In 1982 I’d heard about this new company called Microsoft. I thought it would be an excellent investment. But $50 per share? I was just a kid! (Well, relatively speaking.) I was making minimum wage doing data entry at the air force base, and didn’t have the money to spare.
Beechcraft T-34. My dad, who was in the FAA, told me in the mid-1980s that someone was selling surplus T-34s for $5,000 each. No engines, and they needed some other parts. I told him he should get one, but he said that it would take $50,000 to get it airborne. Back in the '90s I saw one sell at auction for $250,000.
More recently: If I had known that it would take more than two years, and much more than I had intended to spend, to restore my '66 MGB roadster, I would have bought one already-restored. It would have been cheaper, and I would have been driving it these last two years.
If my mom had been a couple of weeks quicker saying that she would buy the house my sister and I inherited, we could have sold it to her and inherited it again.
If I hadn’t gone skiing one time to many, I could have realised my dream of flying jets off of aircraft carriers.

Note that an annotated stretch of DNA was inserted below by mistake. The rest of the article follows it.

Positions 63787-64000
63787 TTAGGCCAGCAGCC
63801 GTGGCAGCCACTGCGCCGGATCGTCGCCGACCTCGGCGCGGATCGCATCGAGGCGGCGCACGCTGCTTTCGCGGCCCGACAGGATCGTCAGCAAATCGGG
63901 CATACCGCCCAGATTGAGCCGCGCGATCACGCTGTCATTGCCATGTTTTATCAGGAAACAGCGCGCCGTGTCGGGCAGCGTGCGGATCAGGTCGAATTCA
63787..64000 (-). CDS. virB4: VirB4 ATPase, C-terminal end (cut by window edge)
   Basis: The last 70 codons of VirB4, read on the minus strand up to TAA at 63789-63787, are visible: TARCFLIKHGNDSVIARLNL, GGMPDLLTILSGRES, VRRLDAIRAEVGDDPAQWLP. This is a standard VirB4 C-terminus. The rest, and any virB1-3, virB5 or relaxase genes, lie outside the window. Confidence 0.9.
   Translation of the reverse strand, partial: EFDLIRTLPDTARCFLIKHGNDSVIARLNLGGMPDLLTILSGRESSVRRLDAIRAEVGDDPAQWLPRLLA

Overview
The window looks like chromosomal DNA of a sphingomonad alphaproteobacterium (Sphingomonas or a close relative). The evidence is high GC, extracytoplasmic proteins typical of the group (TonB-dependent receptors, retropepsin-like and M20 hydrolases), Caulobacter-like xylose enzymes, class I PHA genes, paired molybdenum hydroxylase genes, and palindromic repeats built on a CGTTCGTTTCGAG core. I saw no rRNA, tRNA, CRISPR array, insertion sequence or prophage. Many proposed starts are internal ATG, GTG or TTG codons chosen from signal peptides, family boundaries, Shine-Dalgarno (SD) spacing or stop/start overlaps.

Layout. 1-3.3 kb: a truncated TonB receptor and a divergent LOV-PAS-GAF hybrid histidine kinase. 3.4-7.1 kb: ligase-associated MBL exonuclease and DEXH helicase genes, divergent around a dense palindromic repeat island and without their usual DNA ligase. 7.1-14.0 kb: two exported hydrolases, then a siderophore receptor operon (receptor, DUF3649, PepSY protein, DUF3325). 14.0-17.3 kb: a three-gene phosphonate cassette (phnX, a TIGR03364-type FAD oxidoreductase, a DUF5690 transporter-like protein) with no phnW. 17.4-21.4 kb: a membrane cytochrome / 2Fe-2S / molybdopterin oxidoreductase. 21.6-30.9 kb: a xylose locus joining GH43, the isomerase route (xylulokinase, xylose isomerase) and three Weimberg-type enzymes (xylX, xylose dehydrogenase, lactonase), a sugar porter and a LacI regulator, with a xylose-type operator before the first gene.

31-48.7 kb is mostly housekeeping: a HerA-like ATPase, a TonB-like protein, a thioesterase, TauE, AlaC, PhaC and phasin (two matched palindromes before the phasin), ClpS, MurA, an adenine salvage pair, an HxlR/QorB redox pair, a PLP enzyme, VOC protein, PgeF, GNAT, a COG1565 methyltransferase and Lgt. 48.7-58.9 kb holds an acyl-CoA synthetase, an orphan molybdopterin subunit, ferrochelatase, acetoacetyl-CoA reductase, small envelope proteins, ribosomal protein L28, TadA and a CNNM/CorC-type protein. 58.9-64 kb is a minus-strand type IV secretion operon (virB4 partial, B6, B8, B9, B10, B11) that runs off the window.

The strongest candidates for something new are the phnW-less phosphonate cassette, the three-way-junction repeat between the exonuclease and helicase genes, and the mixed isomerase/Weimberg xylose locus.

In retrospect, I should have kept my dead-end job and completed college instead of going into a career in computers. I would have had touble living, but I’d be in a better situation now.
I should never have let my career sidetrack my filmmaking.
Right now I should bite the bullet and invest in more flight training. I should get re-trained in fixed-wings and get my Instrument Rating and Commercial Pilot Certificate. Then I should take the test for Commercial Pilot Helicopter and get my Flight Instructor rating. Then I could fly while somebody else paid for the aircraft.
There are lots of other things I would have done differently. I’d not be so naïve in my dealings with people. I would have had more confidence in asking women out. And so much more…